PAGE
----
“We were down seven to two,” said Gilbert. “In the back of my mind I kept thinking, ‘I hope it doesn’t end this way.’”
Jessie recalled how discouraged the kids began feeling. He said he knew he had to help the team regain its confidence.
“I pulled them all together in the dugout and said, ‘We’re the comeback team,’” Jessie said. “’We’ve done it all year, coming back from completely losing a game until the last inning and winning it. This isn’t any different.’ It kind sparked them to think, ‘Ok, we can do this!’
“It motivated them a little bit, and you could see them get back in the game.”
The team was able to get the runs needed to tie the game, pushing it into two additional innings — but the clock was ticking ...
“The games play to a time, so we went into that last inning knowing we were out of time,” Gilbert said. “We were down to our last strike. Then one of the kids, Chase Kuderka, got a hit and he set the table for his older brother Colton.”
With the bases loaded, Colton came up to bat. Time was up, all but one out was left, and then crack! Gilbert said it was one of those moments no one thinks they’ll ever witness:
“He hit a grand slam on the last pitch of the game.”
Christina described how everyone in the stands was standing, cheering. However, the celebration was short-lived. That win meant they only had about 15 minutes to grab a snack and rehydrate before it was time to face Rineyville for the championship.
The team took the field for the second time that day. Then, at nearly 9 p.m., in 90-degree heat, they sealed their undefeated season with a 16-4 win.
“The crowd was just insane,” Jessie said. “You would think you were at a minor league baseball game.”
Instead of the more common occurrence of having a trophy presentation at a later date, Gilbert explained the league brought out the awards and distributed them to the players right there on the field.
Jessie said everyone could tell this was more than just a trophy to them.
“There was a different look in every kids’ eyes,” Jessie said. “This trophy showed them how hard they worked; how dedicated and motivated, and how much teamwork they developed through the year.”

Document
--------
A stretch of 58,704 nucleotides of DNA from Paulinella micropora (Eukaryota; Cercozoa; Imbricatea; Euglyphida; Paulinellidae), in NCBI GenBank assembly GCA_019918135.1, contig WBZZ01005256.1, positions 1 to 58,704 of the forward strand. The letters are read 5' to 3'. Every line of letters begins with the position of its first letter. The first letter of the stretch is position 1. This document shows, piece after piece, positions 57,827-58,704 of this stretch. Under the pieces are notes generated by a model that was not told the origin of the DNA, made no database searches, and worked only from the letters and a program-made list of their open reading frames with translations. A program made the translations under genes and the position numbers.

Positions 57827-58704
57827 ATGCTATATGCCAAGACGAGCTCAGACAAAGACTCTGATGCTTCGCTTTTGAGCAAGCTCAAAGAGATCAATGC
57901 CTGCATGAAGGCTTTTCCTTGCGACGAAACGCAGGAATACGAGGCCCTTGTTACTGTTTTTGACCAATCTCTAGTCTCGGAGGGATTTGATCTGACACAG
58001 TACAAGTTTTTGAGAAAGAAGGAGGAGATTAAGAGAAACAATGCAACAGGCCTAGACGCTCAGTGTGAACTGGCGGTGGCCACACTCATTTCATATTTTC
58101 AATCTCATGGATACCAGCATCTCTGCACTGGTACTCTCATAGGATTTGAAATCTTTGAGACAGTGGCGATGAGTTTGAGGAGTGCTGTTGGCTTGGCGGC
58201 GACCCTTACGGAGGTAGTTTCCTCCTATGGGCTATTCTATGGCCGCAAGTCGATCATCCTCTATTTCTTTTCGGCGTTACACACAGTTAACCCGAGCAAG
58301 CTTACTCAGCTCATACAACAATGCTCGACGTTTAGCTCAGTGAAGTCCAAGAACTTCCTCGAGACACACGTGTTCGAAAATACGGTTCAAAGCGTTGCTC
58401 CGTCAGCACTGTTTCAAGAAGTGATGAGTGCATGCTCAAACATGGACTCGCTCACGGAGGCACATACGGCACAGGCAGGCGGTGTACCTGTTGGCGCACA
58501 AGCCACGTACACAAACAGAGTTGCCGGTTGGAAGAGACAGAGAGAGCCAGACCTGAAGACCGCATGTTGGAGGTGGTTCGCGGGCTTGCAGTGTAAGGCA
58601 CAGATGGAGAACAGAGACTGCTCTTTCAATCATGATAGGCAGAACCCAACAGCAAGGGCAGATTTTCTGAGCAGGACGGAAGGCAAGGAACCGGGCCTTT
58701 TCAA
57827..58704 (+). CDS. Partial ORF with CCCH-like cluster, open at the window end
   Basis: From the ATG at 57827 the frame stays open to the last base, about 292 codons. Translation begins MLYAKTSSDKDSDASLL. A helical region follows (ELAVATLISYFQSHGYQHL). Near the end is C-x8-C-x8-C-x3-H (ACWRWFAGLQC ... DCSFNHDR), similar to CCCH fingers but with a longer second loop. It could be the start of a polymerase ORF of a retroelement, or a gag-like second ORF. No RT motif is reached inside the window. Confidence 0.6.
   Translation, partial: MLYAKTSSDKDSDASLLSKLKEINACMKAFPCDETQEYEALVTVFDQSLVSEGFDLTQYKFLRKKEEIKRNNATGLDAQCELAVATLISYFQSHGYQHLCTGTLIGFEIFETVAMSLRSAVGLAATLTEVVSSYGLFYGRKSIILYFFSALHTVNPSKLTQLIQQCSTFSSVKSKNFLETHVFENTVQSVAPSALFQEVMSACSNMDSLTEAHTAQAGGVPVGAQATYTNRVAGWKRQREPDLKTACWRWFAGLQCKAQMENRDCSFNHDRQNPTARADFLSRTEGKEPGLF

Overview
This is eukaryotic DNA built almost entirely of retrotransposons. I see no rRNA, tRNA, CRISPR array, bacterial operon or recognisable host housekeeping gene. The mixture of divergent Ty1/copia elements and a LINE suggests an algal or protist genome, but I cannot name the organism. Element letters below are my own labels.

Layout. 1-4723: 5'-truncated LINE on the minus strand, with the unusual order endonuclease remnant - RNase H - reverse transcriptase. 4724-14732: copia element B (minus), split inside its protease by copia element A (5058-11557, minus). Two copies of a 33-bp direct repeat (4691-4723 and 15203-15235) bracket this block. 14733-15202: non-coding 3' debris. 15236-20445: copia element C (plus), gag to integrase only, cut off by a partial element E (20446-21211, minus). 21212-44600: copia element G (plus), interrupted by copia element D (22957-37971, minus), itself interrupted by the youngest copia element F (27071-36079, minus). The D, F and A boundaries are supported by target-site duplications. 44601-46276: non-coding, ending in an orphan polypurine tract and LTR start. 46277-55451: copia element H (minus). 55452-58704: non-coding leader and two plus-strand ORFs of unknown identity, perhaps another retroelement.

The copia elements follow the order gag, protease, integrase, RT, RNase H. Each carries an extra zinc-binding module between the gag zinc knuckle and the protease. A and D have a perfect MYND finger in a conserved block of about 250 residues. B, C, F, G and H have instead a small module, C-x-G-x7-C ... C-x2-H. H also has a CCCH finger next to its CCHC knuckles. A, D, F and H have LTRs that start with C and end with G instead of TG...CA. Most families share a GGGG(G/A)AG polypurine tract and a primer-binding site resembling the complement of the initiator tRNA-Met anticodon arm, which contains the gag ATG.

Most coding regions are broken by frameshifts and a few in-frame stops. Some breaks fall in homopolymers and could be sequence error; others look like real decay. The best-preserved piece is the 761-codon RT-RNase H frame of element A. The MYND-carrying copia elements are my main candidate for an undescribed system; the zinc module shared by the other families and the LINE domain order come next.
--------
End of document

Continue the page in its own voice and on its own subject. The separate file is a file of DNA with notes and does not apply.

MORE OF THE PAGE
According to Gilbert, being handed their trophies had another meaning, as well.
“They all knew what ‘undefeated’ meant,” said Gilbert. “They were able to grasp at seven or eight years old the significance of it, which is pretty cool because it doesn’t happen all that often.”
Cullum-Parker said the hope now is that more installation teams can have experiences like the remarkable one of the 2021 Reds. The key is to get more dedicated coaches like Gilbert and Sandoval involved.
“We just need those who can volunteer their time so we can give these kids the opportunity, and hopefully we can have similar stories to this Fort Knox Reds team in the future,” said Cullum-Parker. “We have kids that can compete with any team in this local area, and when we get coaches that are willing to dedicate their time and their knowledge, they can do anything, as this team has done.”
Gilbert said he never planned on coaching, but it ended up being something he’ll never forget. He said he hopes others will make the same decision, so even more children get opportunities to make the kind of memories his team made – especially after losing an entire year of playing due to the pandemic.
Gilbert said feats like this help them forget about the time they lost.
“Nobody remembers they didn’t get to play last year,” said Gilbert. “All they remember is that they had the time of their life for three months playing for the Fort Knox Reds.”
Editor’s note: For more information on volunteering as a coach, call 502-624-4248. Parents interested in signing up their children for youth sports should CLICK HERE for details.